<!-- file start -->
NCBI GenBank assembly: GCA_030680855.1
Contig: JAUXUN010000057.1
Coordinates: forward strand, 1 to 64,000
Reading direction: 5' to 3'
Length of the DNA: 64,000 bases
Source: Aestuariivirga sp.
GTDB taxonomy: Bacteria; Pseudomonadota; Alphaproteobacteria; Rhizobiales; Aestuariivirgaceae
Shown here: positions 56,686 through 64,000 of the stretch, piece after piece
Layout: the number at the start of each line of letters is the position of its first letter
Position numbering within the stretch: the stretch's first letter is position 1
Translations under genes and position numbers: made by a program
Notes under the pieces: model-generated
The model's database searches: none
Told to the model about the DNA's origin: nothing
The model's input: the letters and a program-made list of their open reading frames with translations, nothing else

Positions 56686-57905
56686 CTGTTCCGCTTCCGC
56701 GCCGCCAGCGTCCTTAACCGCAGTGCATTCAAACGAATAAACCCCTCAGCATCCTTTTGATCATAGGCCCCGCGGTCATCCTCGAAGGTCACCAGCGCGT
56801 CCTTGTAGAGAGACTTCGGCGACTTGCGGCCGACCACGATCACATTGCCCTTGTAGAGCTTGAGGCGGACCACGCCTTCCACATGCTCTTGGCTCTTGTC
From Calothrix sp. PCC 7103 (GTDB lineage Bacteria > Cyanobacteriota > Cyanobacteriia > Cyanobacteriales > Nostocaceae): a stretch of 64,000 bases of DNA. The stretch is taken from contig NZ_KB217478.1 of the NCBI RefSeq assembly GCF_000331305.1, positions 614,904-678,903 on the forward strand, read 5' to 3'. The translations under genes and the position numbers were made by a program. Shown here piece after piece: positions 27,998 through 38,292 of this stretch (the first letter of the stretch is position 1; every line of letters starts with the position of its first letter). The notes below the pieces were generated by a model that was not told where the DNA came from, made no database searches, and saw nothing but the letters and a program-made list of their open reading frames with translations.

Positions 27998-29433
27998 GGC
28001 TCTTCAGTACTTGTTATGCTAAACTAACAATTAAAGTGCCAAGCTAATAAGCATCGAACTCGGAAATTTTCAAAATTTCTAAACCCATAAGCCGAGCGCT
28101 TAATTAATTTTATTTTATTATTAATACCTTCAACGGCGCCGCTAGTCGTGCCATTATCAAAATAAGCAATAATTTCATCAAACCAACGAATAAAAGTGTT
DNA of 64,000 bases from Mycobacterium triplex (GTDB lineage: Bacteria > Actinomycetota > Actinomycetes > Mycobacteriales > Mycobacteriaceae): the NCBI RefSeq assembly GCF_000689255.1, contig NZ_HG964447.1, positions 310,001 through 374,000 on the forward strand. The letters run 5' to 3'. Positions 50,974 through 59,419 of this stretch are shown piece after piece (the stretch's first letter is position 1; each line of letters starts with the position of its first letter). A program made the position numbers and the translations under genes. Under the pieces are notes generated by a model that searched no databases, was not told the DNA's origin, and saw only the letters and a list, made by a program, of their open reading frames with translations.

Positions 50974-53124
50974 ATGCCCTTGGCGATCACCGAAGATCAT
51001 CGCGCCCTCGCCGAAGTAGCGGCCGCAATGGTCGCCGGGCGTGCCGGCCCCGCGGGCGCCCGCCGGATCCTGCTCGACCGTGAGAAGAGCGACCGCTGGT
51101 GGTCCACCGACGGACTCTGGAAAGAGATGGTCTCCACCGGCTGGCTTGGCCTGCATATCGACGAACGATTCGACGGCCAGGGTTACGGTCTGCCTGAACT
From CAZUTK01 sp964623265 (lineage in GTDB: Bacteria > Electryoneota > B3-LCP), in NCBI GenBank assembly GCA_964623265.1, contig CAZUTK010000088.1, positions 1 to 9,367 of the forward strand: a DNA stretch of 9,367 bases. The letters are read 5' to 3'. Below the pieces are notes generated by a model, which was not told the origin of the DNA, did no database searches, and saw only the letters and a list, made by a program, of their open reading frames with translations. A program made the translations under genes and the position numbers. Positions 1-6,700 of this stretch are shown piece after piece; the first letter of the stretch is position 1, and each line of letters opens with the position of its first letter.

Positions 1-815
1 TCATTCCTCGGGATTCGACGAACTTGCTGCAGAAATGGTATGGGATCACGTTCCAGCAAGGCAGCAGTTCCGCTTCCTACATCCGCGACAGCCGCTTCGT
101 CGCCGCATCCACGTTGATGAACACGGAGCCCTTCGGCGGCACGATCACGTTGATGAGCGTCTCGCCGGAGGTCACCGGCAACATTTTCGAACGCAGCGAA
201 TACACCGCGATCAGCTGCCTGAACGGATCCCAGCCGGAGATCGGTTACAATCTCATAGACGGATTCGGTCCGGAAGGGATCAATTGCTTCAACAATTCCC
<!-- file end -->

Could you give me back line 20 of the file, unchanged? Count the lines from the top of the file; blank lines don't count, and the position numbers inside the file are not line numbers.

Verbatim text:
From Calothrix sp. PCC 7103 (GTDB lineage Bacteria > Cyanobacteriota > Cyanobacteriia > Cyanobacteriales > Nostocaceae): a stretch of 64,000 bases of DNA. The stretch is taken from contig NZ_KB217478.1 of the NCBI RefSeq assembly GCF_000331305.1, positions 614,904-678,903 on the forward strand, read 5' to 3'. The translations under genes and the position numbers were made by a program. Shown here piece after piece: positions 27,998 through 38,292 of this stretch (the first letter of the stretch is position 1; every line of letters starts with the position of its first letter). The notes below the pieces were generated by a model that was not told where the DNA came from, made no database searches, and saw nothing but the letters and a program-made list of their open reading frames with translations.